varied by changing the frequency. For some particular polarizabilities the
enhancement can actually increase the further
the polarizable dipoles are apart, like the way quarks interact more strongly the
further they are apart.
Graeme Milton, R.C.McPhedran, A. Sihvola
October 6
Speaker: Maxence Cassier, Department of Mathematics, University of Utah
Title: Analysis of two time-dependent wave propagation phenomena:
1) Space-time focusing on unknown scatterers;
2) Limiting amplitude principle in a medium composed of a dielectric and a
metamaterial.
Abstract:This talk consists of two independent parts related to my Ph.D research
thema.
In the first one, we are motivated by this challenging question: in a
propagative medium which contains several unknown scatterers, how can one
generate a wave that focuses selectively on one scatterer not only in
space, but also in time? In other words, we look for a wave that "hits
hard at the right spot". The technique proposed here is based on DORT
method (French acronym for Decomposition of the Time Reversal Operator)
which leads to space focusing properties in the frequency domain.
The second part is devoted to a transmission problem between a dielectric
and a metamaterial. The question we consider here is the following : does
the limiting amplitude principle hold in such a medium? This principle
defines the stationary regime as the large time asymptotic behavior of a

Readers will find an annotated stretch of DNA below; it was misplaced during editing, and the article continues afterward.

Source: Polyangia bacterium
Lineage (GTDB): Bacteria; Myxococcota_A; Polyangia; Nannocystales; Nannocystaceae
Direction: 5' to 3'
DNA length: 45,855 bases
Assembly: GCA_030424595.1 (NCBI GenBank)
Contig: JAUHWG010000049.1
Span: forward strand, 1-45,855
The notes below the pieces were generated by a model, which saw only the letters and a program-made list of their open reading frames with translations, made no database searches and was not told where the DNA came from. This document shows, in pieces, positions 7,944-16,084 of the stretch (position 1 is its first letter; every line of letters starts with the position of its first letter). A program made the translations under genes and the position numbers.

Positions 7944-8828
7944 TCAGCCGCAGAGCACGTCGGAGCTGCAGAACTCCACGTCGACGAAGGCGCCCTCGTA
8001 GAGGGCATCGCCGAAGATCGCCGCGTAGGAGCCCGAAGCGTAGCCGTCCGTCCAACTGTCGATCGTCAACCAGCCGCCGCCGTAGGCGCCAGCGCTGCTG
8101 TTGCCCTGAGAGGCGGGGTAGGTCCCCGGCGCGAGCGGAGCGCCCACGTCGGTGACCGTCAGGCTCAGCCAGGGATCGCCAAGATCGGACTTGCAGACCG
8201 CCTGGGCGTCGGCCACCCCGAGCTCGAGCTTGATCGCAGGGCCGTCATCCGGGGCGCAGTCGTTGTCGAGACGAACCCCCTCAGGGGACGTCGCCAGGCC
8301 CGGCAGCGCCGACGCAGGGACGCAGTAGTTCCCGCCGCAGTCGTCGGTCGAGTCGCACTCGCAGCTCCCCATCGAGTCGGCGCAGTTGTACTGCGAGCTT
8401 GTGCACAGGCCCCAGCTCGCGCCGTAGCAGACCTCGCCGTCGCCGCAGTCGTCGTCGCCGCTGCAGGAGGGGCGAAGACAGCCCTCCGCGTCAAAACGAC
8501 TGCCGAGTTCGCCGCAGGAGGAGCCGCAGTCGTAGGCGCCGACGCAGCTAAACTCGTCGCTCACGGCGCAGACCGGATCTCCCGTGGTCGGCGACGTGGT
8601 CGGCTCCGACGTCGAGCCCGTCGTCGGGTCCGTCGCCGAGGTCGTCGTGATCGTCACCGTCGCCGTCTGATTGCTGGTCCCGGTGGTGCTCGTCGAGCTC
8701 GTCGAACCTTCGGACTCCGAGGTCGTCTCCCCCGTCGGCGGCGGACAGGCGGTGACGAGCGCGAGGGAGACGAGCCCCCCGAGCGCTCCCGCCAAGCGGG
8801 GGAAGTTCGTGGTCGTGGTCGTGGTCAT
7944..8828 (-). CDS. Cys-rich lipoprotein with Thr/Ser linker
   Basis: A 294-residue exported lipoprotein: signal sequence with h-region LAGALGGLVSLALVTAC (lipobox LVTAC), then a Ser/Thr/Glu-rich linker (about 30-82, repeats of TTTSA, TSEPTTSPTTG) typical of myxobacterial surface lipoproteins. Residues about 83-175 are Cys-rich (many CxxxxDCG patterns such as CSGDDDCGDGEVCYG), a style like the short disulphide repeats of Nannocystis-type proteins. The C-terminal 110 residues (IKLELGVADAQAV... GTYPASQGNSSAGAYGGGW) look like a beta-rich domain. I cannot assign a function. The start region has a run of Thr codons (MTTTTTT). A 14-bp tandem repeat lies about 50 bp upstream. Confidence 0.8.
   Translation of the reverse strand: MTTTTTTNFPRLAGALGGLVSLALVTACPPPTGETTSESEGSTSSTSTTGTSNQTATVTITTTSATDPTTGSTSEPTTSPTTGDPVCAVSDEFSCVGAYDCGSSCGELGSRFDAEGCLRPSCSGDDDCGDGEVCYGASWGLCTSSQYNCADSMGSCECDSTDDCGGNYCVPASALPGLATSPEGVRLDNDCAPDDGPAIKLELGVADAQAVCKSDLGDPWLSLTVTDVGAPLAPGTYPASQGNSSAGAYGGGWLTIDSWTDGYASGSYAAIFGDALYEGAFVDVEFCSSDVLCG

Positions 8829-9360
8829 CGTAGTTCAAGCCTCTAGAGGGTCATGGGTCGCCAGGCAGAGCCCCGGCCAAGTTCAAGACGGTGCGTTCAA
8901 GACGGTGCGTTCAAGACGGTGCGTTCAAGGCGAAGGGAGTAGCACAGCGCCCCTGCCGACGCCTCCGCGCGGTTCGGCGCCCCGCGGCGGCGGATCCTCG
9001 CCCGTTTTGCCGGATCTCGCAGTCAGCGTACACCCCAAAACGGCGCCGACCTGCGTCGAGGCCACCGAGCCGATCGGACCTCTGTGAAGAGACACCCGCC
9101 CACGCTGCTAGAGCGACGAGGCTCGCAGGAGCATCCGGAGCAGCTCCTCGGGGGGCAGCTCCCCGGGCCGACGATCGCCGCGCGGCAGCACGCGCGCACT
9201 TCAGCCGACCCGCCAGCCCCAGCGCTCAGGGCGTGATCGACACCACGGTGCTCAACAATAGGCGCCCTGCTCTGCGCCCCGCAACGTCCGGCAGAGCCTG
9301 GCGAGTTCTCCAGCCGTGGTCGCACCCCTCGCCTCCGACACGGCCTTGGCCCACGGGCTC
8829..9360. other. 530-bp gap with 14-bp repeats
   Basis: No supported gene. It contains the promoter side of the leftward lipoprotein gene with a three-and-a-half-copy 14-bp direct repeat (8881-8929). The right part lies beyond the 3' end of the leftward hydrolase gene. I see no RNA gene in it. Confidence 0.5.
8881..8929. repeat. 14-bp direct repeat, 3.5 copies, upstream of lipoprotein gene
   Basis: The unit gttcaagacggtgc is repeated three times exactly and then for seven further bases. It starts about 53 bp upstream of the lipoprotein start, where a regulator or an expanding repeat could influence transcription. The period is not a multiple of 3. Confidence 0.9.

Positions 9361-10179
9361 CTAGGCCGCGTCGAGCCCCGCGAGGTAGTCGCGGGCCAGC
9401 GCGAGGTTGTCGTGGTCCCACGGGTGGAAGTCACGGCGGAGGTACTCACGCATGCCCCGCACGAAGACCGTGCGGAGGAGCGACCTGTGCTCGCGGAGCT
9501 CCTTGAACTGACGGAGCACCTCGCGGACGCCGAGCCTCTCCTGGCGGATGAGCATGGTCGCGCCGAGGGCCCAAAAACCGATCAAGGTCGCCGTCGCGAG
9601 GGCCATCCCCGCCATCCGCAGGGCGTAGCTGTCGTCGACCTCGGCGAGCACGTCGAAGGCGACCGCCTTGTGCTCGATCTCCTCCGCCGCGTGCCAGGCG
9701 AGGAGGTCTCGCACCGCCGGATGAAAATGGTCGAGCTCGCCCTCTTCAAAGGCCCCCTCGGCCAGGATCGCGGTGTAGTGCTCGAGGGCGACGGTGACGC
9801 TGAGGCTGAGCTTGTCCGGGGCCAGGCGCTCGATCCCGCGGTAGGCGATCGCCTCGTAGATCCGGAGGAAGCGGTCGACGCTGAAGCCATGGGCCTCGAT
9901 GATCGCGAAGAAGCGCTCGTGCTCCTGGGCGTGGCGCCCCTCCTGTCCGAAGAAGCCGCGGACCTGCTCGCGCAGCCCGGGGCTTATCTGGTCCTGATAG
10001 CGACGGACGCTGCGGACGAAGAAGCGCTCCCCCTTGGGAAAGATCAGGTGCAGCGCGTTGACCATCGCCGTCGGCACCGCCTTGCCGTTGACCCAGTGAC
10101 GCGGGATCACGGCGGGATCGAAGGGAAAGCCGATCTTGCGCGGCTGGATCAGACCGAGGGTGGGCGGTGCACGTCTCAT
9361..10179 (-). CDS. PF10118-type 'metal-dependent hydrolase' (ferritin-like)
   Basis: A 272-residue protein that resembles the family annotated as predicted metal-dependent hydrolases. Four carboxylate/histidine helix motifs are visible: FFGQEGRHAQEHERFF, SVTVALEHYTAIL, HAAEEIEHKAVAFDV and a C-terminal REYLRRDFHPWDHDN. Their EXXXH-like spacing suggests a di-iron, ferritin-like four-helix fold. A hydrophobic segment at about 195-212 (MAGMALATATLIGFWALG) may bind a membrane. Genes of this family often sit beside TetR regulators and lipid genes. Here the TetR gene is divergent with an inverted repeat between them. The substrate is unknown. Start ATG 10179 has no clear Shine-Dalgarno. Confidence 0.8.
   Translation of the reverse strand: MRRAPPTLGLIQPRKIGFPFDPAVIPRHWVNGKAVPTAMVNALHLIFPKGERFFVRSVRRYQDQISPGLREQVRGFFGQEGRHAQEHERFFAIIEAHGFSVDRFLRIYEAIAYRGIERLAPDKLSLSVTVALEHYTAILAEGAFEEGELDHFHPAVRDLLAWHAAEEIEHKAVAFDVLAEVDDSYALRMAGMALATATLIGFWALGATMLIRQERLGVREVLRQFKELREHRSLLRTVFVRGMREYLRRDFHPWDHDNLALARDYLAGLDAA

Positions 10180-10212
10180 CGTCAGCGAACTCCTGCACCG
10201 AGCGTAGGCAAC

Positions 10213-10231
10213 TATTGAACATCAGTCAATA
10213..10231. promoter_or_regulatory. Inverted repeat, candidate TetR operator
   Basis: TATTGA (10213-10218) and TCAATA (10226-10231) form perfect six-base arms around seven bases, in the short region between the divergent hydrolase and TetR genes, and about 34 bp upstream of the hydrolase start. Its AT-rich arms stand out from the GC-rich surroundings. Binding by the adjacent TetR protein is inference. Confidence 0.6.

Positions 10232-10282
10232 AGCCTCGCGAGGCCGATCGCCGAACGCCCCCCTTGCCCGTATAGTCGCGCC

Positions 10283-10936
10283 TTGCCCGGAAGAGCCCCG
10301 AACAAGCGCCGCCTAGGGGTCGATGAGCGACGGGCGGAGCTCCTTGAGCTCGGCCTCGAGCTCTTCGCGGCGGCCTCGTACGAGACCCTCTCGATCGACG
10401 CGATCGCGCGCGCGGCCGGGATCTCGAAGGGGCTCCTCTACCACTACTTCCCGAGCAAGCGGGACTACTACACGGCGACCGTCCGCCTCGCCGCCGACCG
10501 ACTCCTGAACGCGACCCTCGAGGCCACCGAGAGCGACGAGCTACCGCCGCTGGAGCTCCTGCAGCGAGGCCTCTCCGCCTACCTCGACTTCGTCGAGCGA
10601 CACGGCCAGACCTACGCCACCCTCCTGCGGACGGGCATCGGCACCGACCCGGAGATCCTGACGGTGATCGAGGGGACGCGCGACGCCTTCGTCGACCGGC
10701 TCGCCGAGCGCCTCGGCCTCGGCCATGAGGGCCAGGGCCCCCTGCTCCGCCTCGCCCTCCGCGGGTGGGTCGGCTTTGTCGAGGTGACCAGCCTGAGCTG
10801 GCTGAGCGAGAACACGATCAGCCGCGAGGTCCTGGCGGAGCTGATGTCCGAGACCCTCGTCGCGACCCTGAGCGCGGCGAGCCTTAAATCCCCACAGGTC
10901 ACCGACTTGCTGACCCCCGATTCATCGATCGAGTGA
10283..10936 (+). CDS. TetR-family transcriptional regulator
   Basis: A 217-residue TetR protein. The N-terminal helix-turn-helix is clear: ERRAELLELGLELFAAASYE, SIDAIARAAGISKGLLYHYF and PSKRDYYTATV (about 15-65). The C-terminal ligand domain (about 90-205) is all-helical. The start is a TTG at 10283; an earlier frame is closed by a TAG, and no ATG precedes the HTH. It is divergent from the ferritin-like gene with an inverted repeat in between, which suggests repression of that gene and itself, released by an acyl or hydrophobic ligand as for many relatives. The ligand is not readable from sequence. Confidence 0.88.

system subject to a periodic excitation. An answer is proposed here in the
case of an infinite two-layered medium composed of a dielectric and a
particular metamaterial (Drude model).
October 20
Speaker: Andrejs Treibergs, Department of Mathematics, University of Utah
Title: Which Electric Fields are Realizable in Conducting Materials?
Abstract:The usual problem is that we are given the conductivity $\sigma$ and seek the
electric field in the material, $\nabla u$,
by solving the conductivity equation for the potential
$$
\operatorname{div}(\sigma\nabla u) = 0.
$$
We ask instead, given a field $\nabla u$, is it possible to find a conductivity
scalar or matrix $\sigma$ to satisfy the conductivity equation? In other words, is
the field is realizable?
We show periodic fields are isotropically realizable by solving a first order PDE,
although the conductivity may
not be periodic. We can characterize fields that are isotropically realizable by a
periodic conductivity. We also
give conditions for periodic realizability by matrix conductivities.
This is joint work with Marc Briane and Graeme Milton.
October 27
Speaker: Elena Cherkaev, Department of Mathematics, University of Utah
Title: Spectral representation for composite materials in forward and inverse
homogenization problems
Abstract:The spectral representation of the effective properties of composites is a
Stieltjes analytic representation which relates the n-point
correlation functions of the microstructure to the moments of the spectral
measure
of an operator depending on the geometry of composite. The talk discusses an
inverse homogenization problem of deriving information about the